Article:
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Published:September 27th, 2013 08:29 EST
Kings of Leon Sixth Outing, 'Mechanical Bull,' Strong Signature Guitar Pop Combo Effort!

Kings of Leon Sixth Outing, 'Mechanical Bull,' Strong Signature Guitar Pop Combo Effort!

By John G. Kays


I must confess, I never know what I`m going to write when I sit down to do it, but will say, (nonetheless), the first thought that comes across my mind as I type blindly,  when listening to the Kings of Leon new record (their 6th outing), Mechanical Bull, is I want to learn more about their newly created home studio in Nashville, once a paint factory, where they recorded this album. Sounds great; is it a digital or is it an analog recording? Got the Deluxe Edition! This is the first Kings of Leon record I`ve ever purchased; don`t recall hearing any of their older ones.


I immediately size them up as a signature pop combo lineup: two guitars, bass, and drums. Couldn`t be anymore of a Classic Sixties Garage Band configuration; this is all right with me - this is how I got my education, with bands like The Kingsmen (sorry, they had keys)! I`ll freely admit, I have a vast backlog of homework to do with this, I`ll call, jangle pop band. I tackled a bit of it this morning, enjoying the video that accompanies Supersoaker, my favorite song from MB so far. Then I watched their performance of Temple on Jimmy Fallon, and observed KoL as very professional, matter of fact, cool, calm, and collect. 


I wondered what kind of bass Jared was playing?; I`m currently in the market for a bass guitar to use on demos, so I was curious. And Matthew was playing what looked like a Gibson hollow body sunburst, so that`s a nice trip! I wonder what types of effects boxes those guys use; the record is heavily treated with guitar effects, which is okay by me. Listening to Tonight just now, and the guitars sound like they were recorded in concrete gutter pipes; these guys use more reverb than I do, which is cool with me, also. Was it added on during the mix, or was it naturally captured from microphones strapped down on merciless amplifiers?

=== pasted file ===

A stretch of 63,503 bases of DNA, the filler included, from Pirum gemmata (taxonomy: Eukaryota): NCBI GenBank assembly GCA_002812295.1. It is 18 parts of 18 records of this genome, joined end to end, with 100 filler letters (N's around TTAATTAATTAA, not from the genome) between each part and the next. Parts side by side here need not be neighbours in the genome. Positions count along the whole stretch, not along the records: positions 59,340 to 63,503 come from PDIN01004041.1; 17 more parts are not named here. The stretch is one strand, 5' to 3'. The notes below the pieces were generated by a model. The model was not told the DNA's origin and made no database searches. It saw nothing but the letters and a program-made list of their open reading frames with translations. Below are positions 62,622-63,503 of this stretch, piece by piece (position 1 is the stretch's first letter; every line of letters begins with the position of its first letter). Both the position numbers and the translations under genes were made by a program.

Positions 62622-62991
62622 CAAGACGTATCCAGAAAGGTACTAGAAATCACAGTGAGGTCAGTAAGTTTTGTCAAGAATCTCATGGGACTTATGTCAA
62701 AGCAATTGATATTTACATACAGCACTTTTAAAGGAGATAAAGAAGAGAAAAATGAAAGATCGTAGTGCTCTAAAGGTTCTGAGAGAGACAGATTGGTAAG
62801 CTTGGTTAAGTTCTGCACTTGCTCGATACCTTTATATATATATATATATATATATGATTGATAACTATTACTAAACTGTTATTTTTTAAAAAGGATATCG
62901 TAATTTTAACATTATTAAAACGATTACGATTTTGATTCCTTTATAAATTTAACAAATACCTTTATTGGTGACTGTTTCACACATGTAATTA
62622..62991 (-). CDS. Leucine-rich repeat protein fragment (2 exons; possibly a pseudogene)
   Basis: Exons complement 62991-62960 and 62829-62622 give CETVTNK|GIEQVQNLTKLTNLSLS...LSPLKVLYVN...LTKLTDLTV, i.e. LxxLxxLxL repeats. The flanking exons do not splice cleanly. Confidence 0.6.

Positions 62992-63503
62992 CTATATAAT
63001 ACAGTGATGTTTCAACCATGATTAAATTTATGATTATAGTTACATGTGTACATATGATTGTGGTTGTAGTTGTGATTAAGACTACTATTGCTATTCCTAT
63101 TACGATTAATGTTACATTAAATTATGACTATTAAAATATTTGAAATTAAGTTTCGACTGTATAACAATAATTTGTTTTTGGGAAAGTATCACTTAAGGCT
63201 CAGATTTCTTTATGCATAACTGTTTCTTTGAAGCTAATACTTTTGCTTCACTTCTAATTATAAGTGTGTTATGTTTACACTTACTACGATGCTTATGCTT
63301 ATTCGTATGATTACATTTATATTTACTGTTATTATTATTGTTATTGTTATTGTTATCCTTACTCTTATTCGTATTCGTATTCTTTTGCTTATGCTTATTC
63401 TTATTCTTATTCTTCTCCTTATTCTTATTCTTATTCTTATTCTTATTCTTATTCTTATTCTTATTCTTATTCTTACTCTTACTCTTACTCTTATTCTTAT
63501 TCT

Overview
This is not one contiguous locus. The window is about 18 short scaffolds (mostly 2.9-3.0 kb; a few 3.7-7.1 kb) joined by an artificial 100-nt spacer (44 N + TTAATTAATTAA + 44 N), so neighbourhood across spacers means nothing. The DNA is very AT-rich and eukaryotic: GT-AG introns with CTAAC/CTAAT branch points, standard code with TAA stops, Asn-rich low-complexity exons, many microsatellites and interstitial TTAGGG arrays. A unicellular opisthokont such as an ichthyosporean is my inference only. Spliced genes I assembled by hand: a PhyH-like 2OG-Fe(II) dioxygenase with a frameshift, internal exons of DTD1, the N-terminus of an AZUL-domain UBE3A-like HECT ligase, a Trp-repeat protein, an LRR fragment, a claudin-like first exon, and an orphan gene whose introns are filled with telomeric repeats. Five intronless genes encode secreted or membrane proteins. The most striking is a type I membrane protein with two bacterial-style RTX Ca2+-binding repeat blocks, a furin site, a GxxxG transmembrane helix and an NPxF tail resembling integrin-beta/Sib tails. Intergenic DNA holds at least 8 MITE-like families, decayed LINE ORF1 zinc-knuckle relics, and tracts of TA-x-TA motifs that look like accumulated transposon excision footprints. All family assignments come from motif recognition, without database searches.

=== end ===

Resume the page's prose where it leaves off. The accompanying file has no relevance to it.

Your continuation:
Critics have mentioned U2 as a large influence, but it just occurred to me, I`m hearing some Big Country in this record also. Check it out and see if you concur; hearing it again on the bonus cut, Work On Me, Big Country all the way. Definitely go with the Deluxe Edition, with Work On Me and Last Mile Home. No keyboards in the mix, imagine that? It`s radical, but has precedents; wasn`t that a Grunge thingy? Well, I don`t have time to cover all that old ground, but to say, Guitars Rule! mentality comes into play with KoL.


No lyrics in the digital booklet. Lyrics are more of a background texture with these guys, I suspect. Or it could be a throwback to the Garage Band Era, such as The Kingsmen`s Louise Louise, where the sounds of the syllables can hit you in different ways and you make up your own stories, based on how the guitars, bass, and drums slam your head. Yea, that`s a long standing Rock & Roll tradition! Their sound is very compact, almost Monophonic; this plays into my idea about the singing and lyrics as just another part, disguised in the mix. Don`t Matter is the best example of this monolithic characteristic.


One would swear, if they didn`t know any better, Don`t Matter is vintage Deep Purple! I`m going to rotate that one again, it`s my new favorite! This must be the Arena Rock Trip critics have been talking about; Pearl Jam meets the Stooges? Matthew burns rubber in a middle 8 ax grinding of a lead! Beautiful War is the Bono sensitive folk ballad for Mechanical. The rhythm sounds like a rat-a-tat-tat machine gun vibration, which compliments the incongruous song title where an adjective is a mismatch with the primary noun. I have a good feeling about this album and will get with the program and take a listen to their back catalog. 


http://www.youtube.com/watch?v=izzY55ACUQo